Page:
Bush Jumpstarts '04 Fundraising

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President Bush is asking more than a million potential donors to give money now for his 2004 re-election bid so he can focus on fighting terrorism and running the country.

"I'll be depending on friends and supporters like you to get my campaign organized and operating across our country," Mr. Bush wrote in a letter dated May 16, the day he began his re-election campaign.

"We have no more urgent and important duty than to wage and win the War on Terrorism," he said. "We must make use of the moment history has given us to extend liberty to others around the world, because in the long term, freedom and hope are the best weapons against terror."

The letter was mailed to more than 1 million people, and was sent to others by e-mail. It is part of a far-reaching effort aimed at collecting as much cash as early in the race as possible.

President Bush has no Republican challenger and earned a 66 percent job approval rating in a recent CNN-USA Today-Gallup poll. Still, he told prospective donors, he is taking nothing for granted.

"It will be months before Democrats settle on a candidate, but the election could be close," Mr. Bush wrote. "The strength of our grass-roots effort will determine the outcome. I need help from friends now."

President Bush is widely expected to raise more than $200 million for the primary season, although the White House has said only that he will exceed the record $100 million he raised for the 2000 primaries.

He will be helped in his effort by at least two groups of volunteer fund-raisers: the new "rangers," who will raise at least $200,000 each, and the "pioneers," who solicit at least $100,000 each and debuted in the 2000 campaign.

President Bush's national finance chairman, Mercer Reynolds, sent the pioneers a letter Monday urging them to participate again. He noted their job would be easier this time because of the new campaign finance law's increase in allowable individual contributions.

Pioneers will get a special event with the president, and rangers will get "additional special recognition and programs," he wrote.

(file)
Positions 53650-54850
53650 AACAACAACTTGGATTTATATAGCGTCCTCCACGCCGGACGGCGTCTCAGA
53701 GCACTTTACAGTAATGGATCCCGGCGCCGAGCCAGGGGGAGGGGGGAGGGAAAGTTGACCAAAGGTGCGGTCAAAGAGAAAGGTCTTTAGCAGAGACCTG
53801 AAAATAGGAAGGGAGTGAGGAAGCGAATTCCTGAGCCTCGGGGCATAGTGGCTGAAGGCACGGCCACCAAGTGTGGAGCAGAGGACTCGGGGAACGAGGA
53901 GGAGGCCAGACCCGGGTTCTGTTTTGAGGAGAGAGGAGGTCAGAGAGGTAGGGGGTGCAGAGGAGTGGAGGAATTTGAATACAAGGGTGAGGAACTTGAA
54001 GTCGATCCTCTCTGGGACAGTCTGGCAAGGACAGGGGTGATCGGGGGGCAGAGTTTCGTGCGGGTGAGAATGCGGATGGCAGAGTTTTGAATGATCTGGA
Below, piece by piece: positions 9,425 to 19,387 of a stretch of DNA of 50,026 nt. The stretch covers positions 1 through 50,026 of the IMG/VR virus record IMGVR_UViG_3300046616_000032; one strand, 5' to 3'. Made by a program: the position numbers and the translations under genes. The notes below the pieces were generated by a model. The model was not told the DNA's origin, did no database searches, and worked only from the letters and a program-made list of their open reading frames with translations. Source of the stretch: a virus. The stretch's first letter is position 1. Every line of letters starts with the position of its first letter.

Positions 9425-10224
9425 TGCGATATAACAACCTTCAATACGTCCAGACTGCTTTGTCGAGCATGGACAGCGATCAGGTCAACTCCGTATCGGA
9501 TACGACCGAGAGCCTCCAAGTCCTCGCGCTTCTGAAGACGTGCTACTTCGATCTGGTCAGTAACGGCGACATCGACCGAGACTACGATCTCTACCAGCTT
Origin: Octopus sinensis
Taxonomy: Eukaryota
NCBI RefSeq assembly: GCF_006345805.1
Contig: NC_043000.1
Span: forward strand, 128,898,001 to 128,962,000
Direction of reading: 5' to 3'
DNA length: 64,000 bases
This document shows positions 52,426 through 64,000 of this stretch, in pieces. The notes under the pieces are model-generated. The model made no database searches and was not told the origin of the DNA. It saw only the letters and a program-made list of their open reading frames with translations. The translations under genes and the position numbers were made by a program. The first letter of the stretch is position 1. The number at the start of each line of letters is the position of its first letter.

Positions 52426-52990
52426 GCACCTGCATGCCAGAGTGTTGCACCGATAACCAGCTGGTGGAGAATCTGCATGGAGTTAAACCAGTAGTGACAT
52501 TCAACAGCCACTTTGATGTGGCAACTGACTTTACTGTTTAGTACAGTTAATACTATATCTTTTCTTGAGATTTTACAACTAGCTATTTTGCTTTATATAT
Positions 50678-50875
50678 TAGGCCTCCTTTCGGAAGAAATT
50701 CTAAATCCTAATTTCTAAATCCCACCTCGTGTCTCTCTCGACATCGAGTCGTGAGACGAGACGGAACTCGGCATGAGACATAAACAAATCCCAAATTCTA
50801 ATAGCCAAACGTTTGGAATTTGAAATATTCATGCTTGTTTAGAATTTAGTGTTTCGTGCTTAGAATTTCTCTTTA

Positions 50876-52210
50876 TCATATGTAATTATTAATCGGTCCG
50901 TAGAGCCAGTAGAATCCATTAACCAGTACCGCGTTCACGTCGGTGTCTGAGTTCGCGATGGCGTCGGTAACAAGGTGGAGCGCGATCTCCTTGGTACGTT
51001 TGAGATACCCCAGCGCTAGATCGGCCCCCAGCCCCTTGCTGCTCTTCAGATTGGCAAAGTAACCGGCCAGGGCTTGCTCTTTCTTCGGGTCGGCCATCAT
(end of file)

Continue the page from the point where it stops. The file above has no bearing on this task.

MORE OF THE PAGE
"Our goal is to host a special event with the president for all pioneers who reach at least the 50 percent mark by June 30," Reynolds wrote. "Your quick response and immediate effort are important. I've also included a list of your 2000 donors for follow-up."

Sig Rogich of Las Vegas, a pioneer in 2000, said he probably already has donor commitments for the $200,000 he needs to become a ranger. Rogich said all he needs to do is contact them and say the campaign is ready to take contributions.

"I've talked about it since the day he was elected: `You know, we're going to be back,"' said Rogich, of Rogich Communications Group. "And I think everyone's been very responsive and positive about it. But we've never really stopped (fund raising), working within the framework of the law."

In addition to his volunteers' efforts, President Bush will headline several $2,000-a-ticket events next month.

Those include an event June 17 in Washington; June 20 in Greensboro, Ga.; June 23 in New York; June 27 in suburban San Francisco and Los Angeles; and on June 30, a luncheon in Miami and an evening event in Tampa, Fla.

The two California events alone are expected to draw about $6 million; that is close to what the top two early Democratic fund-raisers, Sens. John Edwards and John Kerry, each took in from January through March, the most recent figures available.

Vice President Dick Cheney is to hold a June 23 fund-raiser near Boston.

President Bush also is raising money over the Internet. In its first week up, his Web site took in about $25,252 from 118 donors, averaging $214 per donation, Republican National Committee spokesman Jim Dyke said.

The campaign has not yet sent solicitations encouraging people to go to the site, Dyke said.

  • Lauren Johnston

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